Murder on the Orient Express

By Agatha Christie,

Book cover of Murder on the Orient Express

Book description


“The murderer is with us—on the train now . . .”

Just after midnight, the famous Orient Express is stopped in its tracks by a snowdrift. By morning, the…

Shepherd is reader supported. When you buy books, we may earn an affiliate commission.

Why read it?

12 authors picked Murder on the Orient Express as one of their favorite books. Why do they recommend it?

I hate this book for all the reasons I love it: because it’s perfect.

It’s a perfect crime novel and a perfect mystery, with perfectly awful characters, set in a perfectly fabulous situation, and as a mystery writer I know I will never ever top Christie’s brilliance but oh my, any chance I have, I fall into this story.

Romance. Deception. Murder. Shiny things.


Forget the movie, pick up the real thing. Poirot at his best.

The classic, the best. Nobody does it better than Dame Agatha, who wrote in her autobiography, “To travel by train is to see nature and human beings, towns and churches and rivers - in fact, to see life.” Hercule Poirot travels on the Orient Express from Istanbul. One of the passengers, an unpleasant American tycoon, tries to hire Poirot as his bodyguard. But Poirot refuses. Then an avalanche traps the train and the passenger is discovered dead, stabbed multiple times in his compartment, which is locked from the inside. Murder most foul. The Belgian detective must interview over a dozen…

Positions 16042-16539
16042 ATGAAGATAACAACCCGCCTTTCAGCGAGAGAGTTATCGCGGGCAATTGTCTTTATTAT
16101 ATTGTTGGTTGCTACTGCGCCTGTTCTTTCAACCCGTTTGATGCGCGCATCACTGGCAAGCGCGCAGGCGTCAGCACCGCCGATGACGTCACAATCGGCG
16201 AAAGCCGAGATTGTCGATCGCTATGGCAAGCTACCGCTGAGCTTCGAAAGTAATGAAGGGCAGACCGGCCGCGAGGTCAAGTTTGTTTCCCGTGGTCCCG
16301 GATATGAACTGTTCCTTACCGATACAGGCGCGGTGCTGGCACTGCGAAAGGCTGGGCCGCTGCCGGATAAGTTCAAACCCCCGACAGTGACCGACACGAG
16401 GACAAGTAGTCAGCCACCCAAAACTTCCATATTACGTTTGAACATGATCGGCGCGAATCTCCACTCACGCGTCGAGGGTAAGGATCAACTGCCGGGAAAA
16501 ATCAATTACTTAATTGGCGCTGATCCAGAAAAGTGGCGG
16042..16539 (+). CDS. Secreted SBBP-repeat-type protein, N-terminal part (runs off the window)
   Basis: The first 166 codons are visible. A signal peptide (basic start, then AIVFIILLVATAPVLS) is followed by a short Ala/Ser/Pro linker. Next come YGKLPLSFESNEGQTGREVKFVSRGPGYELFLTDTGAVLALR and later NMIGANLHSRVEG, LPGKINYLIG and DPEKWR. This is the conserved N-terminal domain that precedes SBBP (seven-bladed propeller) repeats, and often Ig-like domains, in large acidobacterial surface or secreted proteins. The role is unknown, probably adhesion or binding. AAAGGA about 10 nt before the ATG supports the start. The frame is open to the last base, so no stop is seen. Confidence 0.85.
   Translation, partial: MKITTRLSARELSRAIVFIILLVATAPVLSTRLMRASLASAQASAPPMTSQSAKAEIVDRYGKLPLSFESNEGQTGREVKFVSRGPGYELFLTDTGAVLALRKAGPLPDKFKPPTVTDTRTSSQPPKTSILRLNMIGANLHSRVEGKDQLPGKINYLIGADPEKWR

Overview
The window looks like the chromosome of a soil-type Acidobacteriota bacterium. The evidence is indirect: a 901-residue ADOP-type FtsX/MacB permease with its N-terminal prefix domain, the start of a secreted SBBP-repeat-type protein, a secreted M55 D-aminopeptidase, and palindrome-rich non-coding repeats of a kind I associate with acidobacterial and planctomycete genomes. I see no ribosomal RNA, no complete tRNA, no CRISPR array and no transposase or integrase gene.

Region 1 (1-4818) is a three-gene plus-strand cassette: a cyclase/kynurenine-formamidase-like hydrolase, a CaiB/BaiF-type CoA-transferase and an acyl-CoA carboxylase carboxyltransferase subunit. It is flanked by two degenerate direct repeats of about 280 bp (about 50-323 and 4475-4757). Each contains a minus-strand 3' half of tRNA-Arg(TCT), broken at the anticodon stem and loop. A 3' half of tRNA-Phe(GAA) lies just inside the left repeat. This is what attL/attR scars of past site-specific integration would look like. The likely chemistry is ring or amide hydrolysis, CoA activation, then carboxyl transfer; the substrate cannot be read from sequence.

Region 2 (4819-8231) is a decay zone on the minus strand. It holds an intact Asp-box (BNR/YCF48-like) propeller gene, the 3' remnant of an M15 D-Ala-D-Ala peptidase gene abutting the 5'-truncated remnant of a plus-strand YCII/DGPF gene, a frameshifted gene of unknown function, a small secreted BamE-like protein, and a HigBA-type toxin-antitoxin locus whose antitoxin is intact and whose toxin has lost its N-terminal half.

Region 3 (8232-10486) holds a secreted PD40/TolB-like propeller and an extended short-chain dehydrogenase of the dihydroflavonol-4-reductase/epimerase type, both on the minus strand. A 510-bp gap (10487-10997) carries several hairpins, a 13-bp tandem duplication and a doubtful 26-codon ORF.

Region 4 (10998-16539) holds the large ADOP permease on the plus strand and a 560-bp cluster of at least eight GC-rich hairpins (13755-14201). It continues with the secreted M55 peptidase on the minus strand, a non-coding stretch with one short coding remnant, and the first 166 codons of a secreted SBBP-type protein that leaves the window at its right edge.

From Janet's list on mysteries on (and off) the tracks.

Immediately when you see the byline, you know you are in for a special treat. This whodunit takes you on a thrill ride on a train where private detective Hercule Poirot meets American businessman Samuel Ratchett. Ratchett is convinced that someone is out to murder him after receiving several death threats and asks Poirot if he will protect him. Poirot refuses to do so. Ratchett is murdered the next morning. It is up to the private detective to solve the case. He interviews everyone on the train and discovers there are several suspects. There are an endless amount of twists…

The Alchemy Fire Murder: a Mary Wandwalker Mystery

By Susan Rowland,

Book cover of The Alchemy Fire Murder: a Mary Wandwalker Mystery

Susan Rowland Author Of The Alchemy Fire Murder: a Mary Wandwalker Mystery

New book alert!

Who am I?

Author Part-time celt Modern alchemist Myth hunter Jungian

Susan's 3 favorite reads in 2023

What is my book about?

A traditional mystery with a touch of cozy, The Alchemy Fire Murder is for those who like feisty women sleuths, Oxford Colleges, alchemy, strong characters, and real concerns like trafficking, wildfires, racism, and climate change. This book especially works for those fascinated by myth and witches in history. Read for a seventeenth-century alchemist in Connecticut, a lost alchemy scroll stuck in a California Museum, and a blizzard in Los Angeles.

Murder ensues when an intern is attacked after making a momentous discovery with Mary Wandwalker, an inexperienced detective commissioned to recover the treasure vital to the survival of her Oxford college, St Julian’s. When the young man’s brother is falsely accused, Mary has to step in.

The Alchemy Fire Murder: a Mary Wandwalker Mystery

By Susan Rowland,

What is this book about?

Former Archivist Mary Wandwalker hates bringing bad news. Nevertheless, she confirms to her alma mater that their prized medieval alchemy scroll, is, in fact, a seventeenth century copy. She learns that the original vanished to colonial Connecticut with alchemist, Robert Le More. Later the genuine scroll surfaces in Los Angeles. Given that the authentic artifact is needed for her Oxford college to survive, retrieving it is essential.

Mary agrees to get the real scroll back as part of a commission for her three-person Enquiry Agency. However, tragedy strikes in Los Angeles. Before Mary can legally obtain the scroll, a young…